Talbott v. Gaty

Annotate this Case

171 Kan. 136 (1951)

231 P.2d 202


No. 38,204

Supreme Court of Kansas.

Opinion filed May 12, 1951.

Daniel M. Moyer, of Wichita, argued the cause, and Dwight S. Wallace and Daniel C. Bachmann, both of Wichita, were with him on the briefs for the appellants.

Howard T. Fleeson, of Wichita, argued the cause, and Paul H. White, Homer V. Gooing, Wayne Coulson, Paul R. Kitch, Dale M. Stucky, and Donald R. Newkirk, all of Wichita, were with him on the briefs for the appellee.

The opinion of the court was delivered by


This was an action for damages for the alleged breach of an oral contract of employment. The appeal is from an order of the trial court overruling defendants' demurrer to plaintiff's amended petition.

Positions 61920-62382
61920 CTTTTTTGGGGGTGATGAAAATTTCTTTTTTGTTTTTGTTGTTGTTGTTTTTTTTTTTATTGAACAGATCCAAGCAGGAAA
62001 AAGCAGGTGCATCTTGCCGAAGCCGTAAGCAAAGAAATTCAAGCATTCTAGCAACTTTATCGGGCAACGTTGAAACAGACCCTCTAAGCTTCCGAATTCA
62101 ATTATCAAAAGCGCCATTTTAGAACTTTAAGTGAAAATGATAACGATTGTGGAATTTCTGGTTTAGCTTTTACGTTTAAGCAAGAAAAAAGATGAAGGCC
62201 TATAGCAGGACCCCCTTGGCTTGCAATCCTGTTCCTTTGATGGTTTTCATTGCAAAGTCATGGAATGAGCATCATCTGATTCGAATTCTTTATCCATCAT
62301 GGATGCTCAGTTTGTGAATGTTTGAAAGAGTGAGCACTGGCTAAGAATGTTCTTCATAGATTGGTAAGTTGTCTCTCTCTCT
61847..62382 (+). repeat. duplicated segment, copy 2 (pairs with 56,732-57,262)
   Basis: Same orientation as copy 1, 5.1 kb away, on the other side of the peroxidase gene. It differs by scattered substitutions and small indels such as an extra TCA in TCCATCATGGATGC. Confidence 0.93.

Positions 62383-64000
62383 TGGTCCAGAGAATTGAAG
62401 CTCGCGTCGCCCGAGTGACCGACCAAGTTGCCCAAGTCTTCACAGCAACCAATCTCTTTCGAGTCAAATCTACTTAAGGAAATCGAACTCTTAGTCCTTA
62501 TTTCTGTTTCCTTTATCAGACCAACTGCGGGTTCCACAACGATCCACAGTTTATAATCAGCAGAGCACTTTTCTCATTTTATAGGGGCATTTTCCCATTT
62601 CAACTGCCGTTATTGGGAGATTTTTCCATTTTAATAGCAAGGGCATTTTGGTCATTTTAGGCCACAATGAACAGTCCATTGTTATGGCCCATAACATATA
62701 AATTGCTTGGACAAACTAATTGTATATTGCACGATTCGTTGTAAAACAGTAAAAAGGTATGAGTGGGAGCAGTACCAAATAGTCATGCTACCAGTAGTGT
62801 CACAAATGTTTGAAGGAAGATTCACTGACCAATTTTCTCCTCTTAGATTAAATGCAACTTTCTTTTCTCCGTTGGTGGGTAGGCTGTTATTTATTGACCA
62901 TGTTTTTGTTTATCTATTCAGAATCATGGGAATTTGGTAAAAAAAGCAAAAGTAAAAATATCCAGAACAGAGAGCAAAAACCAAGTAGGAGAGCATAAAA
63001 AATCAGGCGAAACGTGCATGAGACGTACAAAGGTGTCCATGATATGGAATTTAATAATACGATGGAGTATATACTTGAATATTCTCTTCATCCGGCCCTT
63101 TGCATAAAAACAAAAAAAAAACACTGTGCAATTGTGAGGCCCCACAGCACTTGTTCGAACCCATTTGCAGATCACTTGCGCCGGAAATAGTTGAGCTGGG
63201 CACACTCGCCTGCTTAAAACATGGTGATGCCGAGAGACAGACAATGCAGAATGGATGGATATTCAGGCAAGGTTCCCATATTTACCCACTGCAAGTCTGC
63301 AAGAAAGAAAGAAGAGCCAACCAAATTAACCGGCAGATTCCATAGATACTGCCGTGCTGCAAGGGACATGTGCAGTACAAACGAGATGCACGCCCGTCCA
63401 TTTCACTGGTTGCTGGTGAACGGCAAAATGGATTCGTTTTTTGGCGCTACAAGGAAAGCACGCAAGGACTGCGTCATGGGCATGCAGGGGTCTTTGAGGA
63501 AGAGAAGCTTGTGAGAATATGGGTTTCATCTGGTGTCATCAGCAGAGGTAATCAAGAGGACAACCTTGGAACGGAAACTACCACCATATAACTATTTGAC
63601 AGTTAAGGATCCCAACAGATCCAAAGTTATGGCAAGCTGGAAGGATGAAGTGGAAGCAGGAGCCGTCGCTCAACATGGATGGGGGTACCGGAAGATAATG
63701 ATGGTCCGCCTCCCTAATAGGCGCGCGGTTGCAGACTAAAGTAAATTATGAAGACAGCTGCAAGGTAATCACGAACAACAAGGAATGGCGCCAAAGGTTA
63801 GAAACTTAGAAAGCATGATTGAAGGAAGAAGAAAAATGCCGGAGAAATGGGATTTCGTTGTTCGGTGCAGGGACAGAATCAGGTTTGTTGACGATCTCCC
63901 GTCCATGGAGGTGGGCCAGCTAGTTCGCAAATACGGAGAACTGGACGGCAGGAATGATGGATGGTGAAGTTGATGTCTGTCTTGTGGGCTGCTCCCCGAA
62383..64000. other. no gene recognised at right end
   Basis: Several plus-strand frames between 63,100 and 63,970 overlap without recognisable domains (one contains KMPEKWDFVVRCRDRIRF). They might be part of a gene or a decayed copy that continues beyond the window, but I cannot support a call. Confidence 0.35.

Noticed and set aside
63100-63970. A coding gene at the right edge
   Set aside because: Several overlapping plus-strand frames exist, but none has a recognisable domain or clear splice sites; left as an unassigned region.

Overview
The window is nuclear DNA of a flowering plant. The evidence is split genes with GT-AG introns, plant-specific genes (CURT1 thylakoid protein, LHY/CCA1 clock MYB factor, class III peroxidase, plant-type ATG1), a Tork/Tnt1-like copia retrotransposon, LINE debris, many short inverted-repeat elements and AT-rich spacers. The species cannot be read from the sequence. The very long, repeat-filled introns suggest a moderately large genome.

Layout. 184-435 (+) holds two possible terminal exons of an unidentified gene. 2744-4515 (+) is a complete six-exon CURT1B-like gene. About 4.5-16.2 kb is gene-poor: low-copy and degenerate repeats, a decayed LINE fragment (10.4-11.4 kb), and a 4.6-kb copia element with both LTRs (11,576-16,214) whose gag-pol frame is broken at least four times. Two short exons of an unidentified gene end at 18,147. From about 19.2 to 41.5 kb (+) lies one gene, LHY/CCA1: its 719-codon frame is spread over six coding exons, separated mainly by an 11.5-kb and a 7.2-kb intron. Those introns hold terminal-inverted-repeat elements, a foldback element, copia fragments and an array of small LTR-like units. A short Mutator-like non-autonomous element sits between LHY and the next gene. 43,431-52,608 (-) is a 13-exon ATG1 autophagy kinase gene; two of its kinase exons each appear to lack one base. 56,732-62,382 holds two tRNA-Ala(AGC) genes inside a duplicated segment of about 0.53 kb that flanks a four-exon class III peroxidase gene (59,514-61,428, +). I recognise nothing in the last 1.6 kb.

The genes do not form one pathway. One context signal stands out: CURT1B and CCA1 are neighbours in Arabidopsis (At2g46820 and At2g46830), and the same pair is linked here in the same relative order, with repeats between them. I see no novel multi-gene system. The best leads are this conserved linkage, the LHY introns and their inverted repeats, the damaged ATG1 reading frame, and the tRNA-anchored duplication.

The original petition was filed December 29, 1949. To this defendants filed three motions. First, to require plaintiff to separately state and number causes of action; second, a motion to strike various portions of the petition; third, a motion to make definite and certain in many particulars. These motions were heard by the court and ruled upon February 20, 1950, at which time the court denied the motion to separately state and number causes of action and sustained each of the other two motions in part and overruled them *137 in part. Thereafter plaintiff filed his amended petition, which will be summarized or quoted from as follows: This gave plaintiff's address and alleged that he is a petroleum geologist, in which work he has been engaged in Kansas more than twenty-five years, and that he had engaged to a considerable extent in the operation and production of oil and gas; that from April 11, 1944, to January 1, 1947, plaintiff was retained and employed by Beech Aircraft Corporation as consulting geologist in a program of exploration and development conducted by that company to procure natural gas in the vicinity of its plant near Wichita; that the contract for such employment was evidenced by a letter, a copy of which was attached as an exhibit; that the defendants at all times mentioned have been and are officers of the Beech Aircraft Corporation and thoroughly familiar with his qualifications as petroleum geologist and producer, with his services with the Beech Aircraft Corporation and with the fact that plaintiff had compiled and was maintaining a set of plotted logs of all wells for the production of oil and gas drilled in Kansas between Range 7 East, 6 P.M. and the Colorado line; that in making the oral agreement later mentioned the defendant Gaty was the duly authorized agent of the other defendants and acted for them as well as for himself; that in the month of May, 1945, the defendant Gaty orally stated to plaintiff that he and the other defendants had decided to engage in their individual capacity in a program of exploration and development for the production of oil and that they desired the benefits of plaintiff's services and would include him as a partner in the venture; or, if plaintiff preferred, they would retain and employ him as consulting geologist on terms similar to those of the plaintiff's contract with the Beech Aircraft Corporation; that plaintiff expressed his preference to associate himself in the venture as a consulting geologist rather than a partner, and it was orally agreed between plaintiff and defendants: